Border restrictions and Covid-19 uncertainty led to a significant reduction in deal activity during 2020, but activity picked up sharply in the second quarter of this year, consultants PwC said in its latest mergers and acquisitions report.
PwC said its data showed New Zealand-based deal activity decreased from 94 deals in 2019 to 46 in 2020.
"In 2021, we see that deal activity started slowly during Q1 with only 11 deals completed," PwC said.
"However, in Q2 we have seen record deal levels with 47 announced or completed."
The data showed that deal flow during Q2 this year had been driven by local buyers.
"We find that 33 of the 47 deals (about 70 per cent) completed in this period involved New Zealand buyers."
This was a significant jump when compared to 51 per cent in 2019 and 51 per cent in 2020.
Private equity (PE) deals made up 10 of the 47 deals in Q2 2021 - a similar proportion to previous years.
Almost half of the private activity in the quarter was focused on the technology, media and telecoms (TMT) sector.
For the second quarter 12 deals were in the TMT sector and 10 in the consumer sector equating to 47 per cent of the total activity.
This is closely followed by industrials and chemicals with the leisure sector seeing the least amount of deals.
Elsewhere in its report, PwC said environmental, social and governance (ESG) issues are becoming a key feature in New Zealand deal making.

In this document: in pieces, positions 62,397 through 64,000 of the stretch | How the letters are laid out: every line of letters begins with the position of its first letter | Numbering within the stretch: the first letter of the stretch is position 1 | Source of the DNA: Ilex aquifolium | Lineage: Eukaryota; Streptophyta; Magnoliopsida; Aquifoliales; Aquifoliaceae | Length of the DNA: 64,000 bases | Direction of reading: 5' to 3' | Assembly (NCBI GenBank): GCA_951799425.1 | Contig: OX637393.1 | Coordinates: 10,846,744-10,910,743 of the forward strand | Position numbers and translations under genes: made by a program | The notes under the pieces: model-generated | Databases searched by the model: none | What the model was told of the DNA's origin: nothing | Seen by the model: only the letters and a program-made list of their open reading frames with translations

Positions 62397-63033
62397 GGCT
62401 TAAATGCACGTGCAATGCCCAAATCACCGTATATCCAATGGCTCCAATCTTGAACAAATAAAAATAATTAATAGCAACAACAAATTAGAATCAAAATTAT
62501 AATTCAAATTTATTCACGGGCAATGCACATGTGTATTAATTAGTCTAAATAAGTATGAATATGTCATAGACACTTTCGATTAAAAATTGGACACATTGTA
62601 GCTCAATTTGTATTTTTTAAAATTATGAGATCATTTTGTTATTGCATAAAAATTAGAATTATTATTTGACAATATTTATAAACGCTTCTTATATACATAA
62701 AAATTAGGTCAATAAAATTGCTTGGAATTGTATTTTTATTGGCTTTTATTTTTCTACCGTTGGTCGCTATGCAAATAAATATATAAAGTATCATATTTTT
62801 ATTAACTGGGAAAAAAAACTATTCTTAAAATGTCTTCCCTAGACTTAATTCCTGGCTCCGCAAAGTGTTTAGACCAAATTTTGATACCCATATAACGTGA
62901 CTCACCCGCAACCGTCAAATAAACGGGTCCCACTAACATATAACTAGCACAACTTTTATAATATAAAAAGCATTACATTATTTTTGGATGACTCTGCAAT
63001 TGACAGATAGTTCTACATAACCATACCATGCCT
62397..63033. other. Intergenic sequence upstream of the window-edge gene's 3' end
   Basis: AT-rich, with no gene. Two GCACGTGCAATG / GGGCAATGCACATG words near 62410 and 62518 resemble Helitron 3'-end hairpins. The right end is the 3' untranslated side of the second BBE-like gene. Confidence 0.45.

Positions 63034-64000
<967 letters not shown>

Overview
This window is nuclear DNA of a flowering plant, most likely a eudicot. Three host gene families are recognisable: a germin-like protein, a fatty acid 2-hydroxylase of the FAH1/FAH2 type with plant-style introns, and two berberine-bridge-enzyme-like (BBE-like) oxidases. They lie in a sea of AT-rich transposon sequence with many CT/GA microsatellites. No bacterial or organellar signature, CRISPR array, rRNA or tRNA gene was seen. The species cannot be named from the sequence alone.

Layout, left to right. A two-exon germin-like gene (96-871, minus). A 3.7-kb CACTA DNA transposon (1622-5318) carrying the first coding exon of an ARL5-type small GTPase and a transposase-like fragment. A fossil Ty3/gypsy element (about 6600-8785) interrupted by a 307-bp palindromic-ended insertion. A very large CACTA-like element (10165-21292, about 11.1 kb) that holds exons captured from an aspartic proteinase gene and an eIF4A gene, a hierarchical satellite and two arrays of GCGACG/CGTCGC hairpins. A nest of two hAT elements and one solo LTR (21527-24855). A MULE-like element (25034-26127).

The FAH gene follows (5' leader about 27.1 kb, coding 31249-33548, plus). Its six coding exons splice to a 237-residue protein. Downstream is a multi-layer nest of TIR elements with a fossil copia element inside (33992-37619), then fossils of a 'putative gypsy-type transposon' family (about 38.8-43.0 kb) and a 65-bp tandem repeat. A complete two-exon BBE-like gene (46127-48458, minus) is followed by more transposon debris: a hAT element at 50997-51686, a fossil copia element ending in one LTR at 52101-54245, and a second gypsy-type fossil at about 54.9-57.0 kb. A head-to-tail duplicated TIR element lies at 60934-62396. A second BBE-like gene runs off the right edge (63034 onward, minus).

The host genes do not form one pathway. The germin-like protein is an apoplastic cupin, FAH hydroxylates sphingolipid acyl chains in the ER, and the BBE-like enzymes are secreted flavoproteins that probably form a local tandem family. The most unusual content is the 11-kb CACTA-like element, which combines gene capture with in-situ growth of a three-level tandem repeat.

"Over the past year, ESG has moved from a peripheral to a central factor in assessing strategic positioning," it said.
It has also become an important lens for screening investments.
"Initially driven by the increasing focus on climate-related issues, ESG considerations have now broadened into other areas related to social and governance issues such as the health and wellbeing of staff, ethical supply chains, diversity and inclusion," PwC said.
In New Zealand, business is still relatively early in its ESG transformation journey.
"With the market and consumers at the forefront of driving change, it will no longer be something companies simply do or don't do, but rather an integral part of their social licence to operate," PwC said.
"Businesses will need to address these issues authentically if they are to continue attracting increasingly socially and environmentally conscious consumers and investors, and ultimately avoid value erosion," it said.